Visiting Ancient Church Ruins in Saudi
This past week, Becky and I joined some good friends, who are working in Saudi, and drove north to the coastal city of Jubail. We headed up to this area to visit one of the oldest church buildings (which is in ruins) that is still standing. Yes—church ruins in Saudi! The ruins are from the 4th century A.D. Here’s the story, in brief; it’s fascinating!
In 1986, some young men were four-wheeling in a large area, near Jubail, used as a dump by the locals. It still is. It is an area about 60-80 acres in size that sits behind a gas station off the main highway. It is predictable desert—sand, scrub brush, and stones. It is an area strewn with trash, tires, old furniture, and lots of garbage. At one point, the young men’s truck got stuck on something. As they dug it out, the object they were stuck on turned out to be the top of a wall. They called the authorities, who came and excavated the site. It turns out that it contained the ruins of a small building that was very ancient. Then they found several crosses carved into the building—in Saudi Arabia! Clearly, this was a very old structure. It turned out to be an ancient Nestorian church from the 4th century—1,600 years old! Sadly, once it was discovered, the site was fenced in and now just sits behind the gas station, in the large open dump, exposed to the elements, falling apart. There is simply no motivation to protect an ancient church building like this.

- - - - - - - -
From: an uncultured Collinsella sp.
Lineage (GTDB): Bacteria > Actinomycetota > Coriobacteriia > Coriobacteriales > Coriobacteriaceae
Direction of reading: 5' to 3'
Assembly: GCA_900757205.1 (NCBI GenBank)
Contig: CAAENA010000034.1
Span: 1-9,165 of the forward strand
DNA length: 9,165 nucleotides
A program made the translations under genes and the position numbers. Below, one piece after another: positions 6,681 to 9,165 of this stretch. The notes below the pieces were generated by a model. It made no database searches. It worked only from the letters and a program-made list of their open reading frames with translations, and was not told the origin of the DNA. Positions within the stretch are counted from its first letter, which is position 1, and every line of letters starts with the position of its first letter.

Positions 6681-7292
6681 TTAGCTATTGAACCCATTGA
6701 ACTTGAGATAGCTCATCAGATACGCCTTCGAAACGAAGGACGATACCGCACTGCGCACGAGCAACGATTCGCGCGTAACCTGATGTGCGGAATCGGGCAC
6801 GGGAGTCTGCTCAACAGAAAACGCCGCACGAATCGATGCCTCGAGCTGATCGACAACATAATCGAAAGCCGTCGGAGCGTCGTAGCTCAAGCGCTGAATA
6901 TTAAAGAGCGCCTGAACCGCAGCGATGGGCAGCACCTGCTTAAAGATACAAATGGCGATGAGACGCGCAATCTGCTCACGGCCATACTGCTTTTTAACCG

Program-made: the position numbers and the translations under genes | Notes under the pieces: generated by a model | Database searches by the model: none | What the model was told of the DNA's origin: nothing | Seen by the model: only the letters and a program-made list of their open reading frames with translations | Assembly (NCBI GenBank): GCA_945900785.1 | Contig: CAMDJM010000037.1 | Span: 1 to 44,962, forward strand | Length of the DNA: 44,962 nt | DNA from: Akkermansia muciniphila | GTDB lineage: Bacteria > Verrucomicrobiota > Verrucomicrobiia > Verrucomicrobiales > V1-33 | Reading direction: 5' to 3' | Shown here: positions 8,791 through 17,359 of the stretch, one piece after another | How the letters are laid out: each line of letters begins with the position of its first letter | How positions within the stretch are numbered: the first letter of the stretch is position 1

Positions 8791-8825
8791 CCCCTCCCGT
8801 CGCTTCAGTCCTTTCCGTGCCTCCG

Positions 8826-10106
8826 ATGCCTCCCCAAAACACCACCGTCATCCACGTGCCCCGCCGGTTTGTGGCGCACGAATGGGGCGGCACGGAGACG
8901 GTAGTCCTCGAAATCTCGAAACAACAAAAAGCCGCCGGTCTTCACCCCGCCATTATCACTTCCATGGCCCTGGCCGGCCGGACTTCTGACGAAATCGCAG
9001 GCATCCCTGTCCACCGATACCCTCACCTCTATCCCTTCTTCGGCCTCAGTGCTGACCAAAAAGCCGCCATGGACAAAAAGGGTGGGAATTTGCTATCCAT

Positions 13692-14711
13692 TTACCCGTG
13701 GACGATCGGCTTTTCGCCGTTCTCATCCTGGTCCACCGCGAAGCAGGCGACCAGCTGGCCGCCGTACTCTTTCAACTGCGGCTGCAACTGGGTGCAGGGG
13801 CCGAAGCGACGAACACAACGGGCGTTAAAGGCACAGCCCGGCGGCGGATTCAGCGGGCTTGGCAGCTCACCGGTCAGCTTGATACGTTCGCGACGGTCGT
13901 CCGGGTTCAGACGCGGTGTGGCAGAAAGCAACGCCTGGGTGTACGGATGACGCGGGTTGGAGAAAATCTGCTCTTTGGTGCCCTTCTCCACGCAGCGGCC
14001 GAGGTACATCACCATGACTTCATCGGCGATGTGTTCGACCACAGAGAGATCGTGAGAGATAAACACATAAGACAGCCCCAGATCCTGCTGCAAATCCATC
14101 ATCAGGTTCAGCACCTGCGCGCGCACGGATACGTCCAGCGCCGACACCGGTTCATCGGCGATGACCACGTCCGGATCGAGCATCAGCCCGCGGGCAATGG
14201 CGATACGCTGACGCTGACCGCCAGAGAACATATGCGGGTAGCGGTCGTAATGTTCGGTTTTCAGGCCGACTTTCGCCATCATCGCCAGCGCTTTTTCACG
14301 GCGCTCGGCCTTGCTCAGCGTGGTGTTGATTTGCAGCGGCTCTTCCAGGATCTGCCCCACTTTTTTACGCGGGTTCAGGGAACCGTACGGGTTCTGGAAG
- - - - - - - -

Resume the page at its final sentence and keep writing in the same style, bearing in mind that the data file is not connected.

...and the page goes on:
We were driven there by a local guide; otherwise, you would never know how to find this place. Becky and I were captivated by this ancient site. As we four-wheeled back in, it was 100 degrees, blazing sun, and windy. Becky and the other women with us were wearing their black abayas in the Saudi summer heat. We climbed out of the truck, made our way to the fenced perimeter, and were able to get in because the lock has been broken for some time. The ruins are fascinating. The structure is small but still shows the care and craftsmanship of its ancient builders. I couldn’t believe that we were actually standing there, walking around this building and taking photos. At one point, we all joined hands and prayed for God to invade this beautiful land once again and unleash the Gospel. It was all a bit surreal.
The Arabian peninsula is rich in history and nearly untouched by archaeologists. It was, at one time, a land that had churches and many Christians. This is where the Apostle Paul came for three years to learn and mature as a new believer. The sands of Arabia were dotted, at one time, with small kingdoms, and crisscrossed by caravan routes. These routes were traveled by ancient Arabs, Greeks, Assyrians, Babylonians, and Romans. It is an area teaming with history, secrets, stories, and intrigue. It is a fascinating land indeed.
If you want to see a short clip on YouTube, click here; it’s well worth the viewing.
Pastor Jay & Becky Childs